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UCP 5 - Orchard | NEW ZEALAND

Neofabraea alba (Fungus)

Pest Challenges

Neofabraea alba creates ‘rotting patches’ on apples (“Bull’s eye rot disease”). The disease causes rotting of fruit tissue after harvest (from on-tree infections) in the cool store, which can cause 60% to 80% of fruit losses, depending on growing conditions, variety and pre-harvest fungicide treatment.

Fruit infections on the tree are latent and cannot be detected with current sensing technology. However the spores in and around the air of orchards can be collected in this Use Case Pilot (WP4) with STELLA’s automated samplers (WP2), and the risks of latent infection will be targeted in the risk-modeling of the project (WP3).

Region Challenges

Hawke’s Bay is the largest apple growing region in New Zealand. The intensive fruit cropping in the region is associated with a well-developed infrastructure (well trained growers, respected consultants, effective service contractors, pack houses, export logistics etc.). Fruit production is one of the key economic drivers in the region.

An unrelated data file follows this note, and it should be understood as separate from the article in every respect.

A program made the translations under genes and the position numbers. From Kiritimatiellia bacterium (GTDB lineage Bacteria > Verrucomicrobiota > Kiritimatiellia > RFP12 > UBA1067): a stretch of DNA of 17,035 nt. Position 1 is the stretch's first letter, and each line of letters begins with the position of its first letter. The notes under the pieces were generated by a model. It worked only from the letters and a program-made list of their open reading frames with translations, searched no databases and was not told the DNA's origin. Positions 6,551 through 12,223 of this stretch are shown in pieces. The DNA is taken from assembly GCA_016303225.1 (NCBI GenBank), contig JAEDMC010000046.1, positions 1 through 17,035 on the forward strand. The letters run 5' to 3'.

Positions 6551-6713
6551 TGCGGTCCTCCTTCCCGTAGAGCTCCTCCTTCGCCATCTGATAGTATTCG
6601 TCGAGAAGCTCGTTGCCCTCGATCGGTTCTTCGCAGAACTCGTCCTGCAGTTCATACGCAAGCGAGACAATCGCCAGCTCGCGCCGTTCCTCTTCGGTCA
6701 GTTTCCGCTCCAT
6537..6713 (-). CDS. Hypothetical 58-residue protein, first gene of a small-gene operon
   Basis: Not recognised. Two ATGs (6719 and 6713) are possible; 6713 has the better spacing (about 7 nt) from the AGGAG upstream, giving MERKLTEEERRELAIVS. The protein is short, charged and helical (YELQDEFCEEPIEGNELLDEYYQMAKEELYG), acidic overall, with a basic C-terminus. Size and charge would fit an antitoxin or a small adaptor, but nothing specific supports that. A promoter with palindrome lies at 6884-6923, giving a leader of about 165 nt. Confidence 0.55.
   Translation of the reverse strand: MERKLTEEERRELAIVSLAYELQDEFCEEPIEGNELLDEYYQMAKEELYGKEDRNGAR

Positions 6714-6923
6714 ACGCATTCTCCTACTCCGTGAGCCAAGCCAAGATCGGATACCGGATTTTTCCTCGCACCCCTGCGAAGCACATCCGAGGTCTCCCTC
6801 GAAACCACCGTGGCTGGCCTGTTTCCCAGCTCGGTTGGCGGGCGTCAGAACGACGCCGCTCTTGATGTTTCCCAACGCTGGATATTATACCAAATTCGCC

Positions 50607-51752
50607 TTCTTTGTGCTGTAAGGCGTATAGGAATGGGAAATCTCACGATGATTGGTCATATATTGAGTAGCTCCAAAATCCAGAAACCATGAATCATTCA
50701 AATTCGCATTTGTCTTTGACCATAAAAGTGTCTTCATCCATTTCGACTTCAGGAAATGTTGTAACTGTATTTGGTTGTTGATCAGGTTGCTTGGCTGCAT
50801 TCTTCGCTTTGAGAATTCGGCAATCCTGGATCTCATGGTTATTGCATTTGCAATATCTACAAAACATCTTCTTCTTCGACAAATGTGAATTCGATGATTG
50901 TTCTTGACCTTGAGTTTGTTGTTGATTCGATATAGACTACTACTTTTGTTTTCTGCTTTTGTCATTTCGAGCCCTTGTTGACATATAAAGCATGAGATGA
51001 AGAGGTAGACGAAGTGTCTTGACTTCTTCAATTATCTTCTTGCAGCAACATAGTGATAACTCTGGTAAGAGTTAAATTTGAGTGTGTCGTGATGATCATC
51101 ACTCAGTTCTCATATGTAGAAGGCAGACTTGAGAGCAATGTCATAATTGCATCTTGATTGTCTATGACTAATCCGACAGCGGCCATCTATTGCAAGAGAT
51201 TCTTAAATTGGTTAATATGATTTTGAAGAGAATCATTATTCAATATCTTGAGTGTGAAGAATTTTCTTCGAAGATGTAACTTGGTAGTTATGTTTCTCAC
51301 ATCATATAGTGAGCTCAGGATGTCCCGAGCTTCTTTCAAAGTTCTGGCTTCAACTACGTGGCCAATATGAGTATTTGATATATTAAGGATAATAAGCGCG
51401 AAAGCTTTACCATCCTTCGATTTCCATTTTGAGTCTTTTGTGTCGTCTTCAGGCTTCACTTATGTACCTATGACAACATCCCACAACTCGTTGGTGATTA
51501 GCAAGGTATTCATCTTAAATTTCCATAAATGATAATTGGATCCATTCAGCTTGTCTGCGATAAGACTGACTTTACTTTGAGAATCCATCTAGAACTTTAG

UCP plan

For the New Zealand UCP in the Hawke’s Bay region (apple), a minimum of three different orchards will be selected in diverse zones, in order to investigate potential presence and outbreak level of the pest. A second region (Nelson/Motueka) may be added, if not sufficient variation is accessible for the project in the Hawkes Bay region.